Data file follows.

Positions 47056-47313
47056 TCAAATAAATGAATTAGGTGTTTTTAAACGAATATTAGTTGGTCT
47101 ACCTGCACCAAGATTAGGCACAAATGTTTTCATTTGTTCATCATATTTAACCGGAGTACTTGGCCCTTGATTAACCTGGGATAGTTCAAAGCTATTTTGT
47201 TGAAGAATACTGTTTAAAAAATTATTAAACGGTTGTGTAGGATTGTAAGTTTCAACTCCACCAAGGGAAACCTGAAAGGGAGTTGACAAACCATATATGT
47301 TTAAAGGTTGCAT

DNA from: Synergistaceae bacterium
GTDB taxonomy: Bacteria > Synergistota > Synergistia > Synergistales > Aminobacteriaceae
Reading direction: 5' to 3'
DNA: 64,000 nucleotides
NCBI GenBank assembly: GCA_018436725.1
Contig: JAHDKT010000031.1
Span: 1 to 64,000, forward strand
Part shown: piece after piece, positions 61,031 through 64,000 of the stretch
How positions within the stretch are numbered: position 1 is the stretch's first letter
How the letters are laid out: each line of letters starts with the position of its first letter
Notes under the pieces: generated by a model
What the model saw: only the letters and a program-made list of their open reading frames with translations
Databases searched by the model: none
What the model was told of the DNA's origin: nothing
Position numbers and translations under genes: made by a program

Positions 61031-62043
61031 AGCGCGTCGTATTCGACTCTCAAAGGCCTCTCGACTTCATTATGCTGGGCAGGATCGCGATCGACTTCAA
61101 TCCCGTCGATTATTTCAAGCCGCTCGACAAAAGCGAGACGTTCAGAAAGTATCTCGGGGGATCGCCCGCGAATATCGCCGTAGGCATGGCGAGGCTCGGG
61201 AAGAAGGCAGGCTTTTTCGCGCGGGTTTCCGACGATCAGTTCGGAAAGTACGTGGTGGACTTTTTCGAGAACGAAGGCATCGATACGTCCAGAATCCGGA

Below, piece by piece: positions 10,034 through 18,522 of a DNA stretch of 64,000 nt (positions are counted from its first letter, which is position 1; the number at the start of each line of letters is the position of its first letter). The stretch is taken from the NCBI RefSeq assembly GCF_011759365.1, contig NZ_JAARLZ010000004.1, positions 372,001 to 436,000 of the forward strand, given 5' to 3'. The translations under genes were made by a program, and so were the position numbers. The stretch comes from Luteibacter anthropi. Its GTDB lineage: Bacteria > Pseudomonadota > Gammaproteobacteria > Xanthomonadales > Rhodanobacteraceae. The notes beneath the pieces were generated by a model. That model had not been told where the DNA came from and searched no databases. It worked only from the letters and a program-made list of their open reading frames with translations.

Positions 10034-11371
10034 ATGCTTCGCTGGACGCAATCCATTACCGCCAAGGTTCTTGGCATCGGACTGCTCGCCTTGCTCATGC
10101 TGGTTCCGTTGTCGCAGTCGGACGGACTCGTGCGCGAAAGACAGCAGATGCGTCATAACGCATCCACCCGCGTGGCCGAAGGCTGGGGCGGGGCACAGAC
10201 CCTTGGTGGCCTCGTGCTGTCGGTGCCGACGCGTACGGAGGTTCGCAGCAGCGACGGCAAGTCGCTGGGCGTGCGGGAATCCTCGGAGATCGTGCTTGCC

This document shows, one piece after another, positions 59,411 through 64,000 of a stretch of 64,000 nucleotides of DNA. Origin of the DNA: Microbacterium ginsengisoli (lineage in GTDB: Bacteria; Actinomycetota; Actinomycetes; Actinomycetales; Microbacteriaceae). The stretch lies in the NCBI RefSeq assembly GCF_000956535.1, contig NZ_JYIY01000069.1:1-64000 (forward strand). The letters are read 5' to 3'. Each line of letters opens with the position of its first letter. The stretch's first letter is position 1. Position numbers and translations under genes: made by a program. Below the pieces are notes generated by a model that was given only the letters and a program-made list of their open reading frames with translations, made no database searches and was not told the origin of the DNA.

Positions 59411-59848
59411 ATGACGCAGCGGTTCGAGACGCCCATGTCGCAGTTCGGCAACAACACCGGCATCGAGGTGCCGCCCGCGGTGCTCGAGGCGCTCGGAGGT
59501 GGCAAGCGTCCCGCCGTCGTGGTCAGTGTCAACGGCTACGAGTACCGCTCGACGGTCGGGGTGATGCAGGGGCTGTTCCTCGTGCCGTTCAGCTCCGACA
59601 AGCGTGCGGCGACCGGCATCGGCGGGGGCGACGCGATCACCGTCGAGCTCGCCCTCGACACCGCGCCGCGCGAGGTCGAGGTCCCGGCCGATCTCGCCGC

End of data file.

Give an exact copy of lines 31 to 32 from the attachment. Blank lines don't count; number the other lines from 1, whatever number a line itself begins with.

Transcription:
Positions 59411-59848
59411 ATGACGCAGCGGTTCGAGACGCCCATGTCGCAGTTCGGCAACAACACCGGCATCGAGGTGCCGCCCGCGGTGCTCGAGGCGCTCGGAGGT